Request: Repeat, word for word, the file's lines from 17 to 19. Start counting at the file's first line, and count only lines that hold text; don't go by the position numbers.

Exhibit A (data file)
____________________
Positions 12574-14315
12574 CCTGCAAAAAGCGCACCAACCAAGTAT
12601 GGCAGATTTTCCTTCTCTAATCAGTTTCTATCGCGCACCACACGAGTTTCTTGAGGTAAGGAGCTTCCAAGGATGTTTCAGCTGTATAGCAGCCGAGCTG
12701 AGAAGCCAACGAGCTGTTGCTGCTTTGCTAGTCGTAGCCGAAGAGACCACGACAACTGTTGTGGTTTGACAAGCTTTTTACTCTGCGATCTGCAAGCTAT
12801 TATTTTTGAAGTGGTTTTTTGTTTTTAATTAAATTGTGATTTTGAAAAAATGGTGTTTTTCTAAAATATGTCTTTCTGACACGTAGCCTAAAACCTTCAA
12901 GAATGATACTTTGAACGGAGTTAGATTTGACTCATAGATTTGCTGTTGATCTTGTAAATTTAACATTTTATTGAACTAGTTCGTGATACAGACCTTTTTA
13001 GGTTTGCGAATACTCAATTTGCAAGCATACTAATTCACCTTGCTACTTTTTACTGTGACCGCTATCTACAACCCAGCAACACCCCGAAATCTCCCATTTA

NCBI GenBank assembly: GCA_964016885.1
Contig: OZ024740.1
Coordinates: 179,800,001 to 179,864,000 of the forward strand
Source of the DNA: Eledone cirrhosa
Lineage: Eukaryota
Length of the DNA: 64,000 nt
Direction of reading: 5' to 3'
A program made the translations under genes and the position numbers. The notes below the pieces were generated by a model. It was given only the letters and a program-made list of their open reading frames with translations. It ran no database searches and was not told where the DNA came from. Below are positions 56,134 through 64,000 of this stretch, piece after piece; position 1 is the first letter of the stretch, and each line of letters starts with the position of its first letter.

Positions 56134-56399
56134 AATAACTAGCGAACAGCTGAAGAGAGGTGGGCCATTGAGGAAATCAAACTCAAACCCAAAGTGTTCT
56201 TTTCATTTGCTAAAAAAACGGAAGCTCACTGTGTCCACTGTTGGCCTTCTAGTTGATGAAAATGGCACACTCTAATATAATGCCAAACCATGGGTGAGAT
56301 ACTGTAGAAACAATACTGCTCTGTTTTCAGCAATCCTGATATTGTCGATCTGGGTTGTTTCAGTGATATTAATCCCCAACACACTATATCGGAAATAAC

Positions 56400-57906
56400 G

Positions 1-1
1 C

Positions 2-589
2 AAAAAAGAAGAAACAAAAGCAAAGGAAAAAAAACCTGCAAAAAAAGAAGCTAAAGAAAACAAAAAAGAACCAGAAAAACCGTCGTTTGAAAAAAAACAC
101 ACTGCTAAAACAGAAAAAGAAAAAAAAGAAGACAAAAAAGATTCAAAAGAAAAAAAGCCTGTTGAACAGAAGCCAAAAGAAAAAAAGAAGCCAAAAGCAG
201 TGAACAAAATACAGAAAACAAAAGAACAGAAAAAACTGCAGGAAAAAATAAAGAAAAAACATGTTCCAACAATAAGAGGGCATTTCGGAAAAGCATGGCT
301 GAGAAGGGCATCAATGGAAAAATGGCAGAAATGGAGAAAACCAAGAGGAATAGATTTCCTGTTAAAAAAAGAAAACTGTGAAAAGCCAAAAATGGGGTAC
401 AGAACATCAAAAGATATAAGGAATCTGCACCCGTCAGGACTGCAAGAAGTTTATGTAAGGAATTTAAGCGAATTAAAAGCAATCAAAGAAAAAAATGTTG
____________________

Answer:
56134 AATAACTAGCGAACAGCTGAAGAGAGGTGGGCCATTGAGGAAATCAAACTCAAACCCAAAGTGTTCT
56201 TTTCATTTGCTAAAAAAACGGAAGCTCACTGTGTCCACTGTTGGCCTTCTAGTTGATGAAAATGGCACACTCTAATATAATGCCAAACCATGGGTGAGAT
56301 ACTGTAGAAACAATACTGCTCTGTTTTCAGCAATCCTGATATTGTCGATCTGGGTTGTTTCAGTGATATTAATCCCCAACACACTATATCGGAAATAAC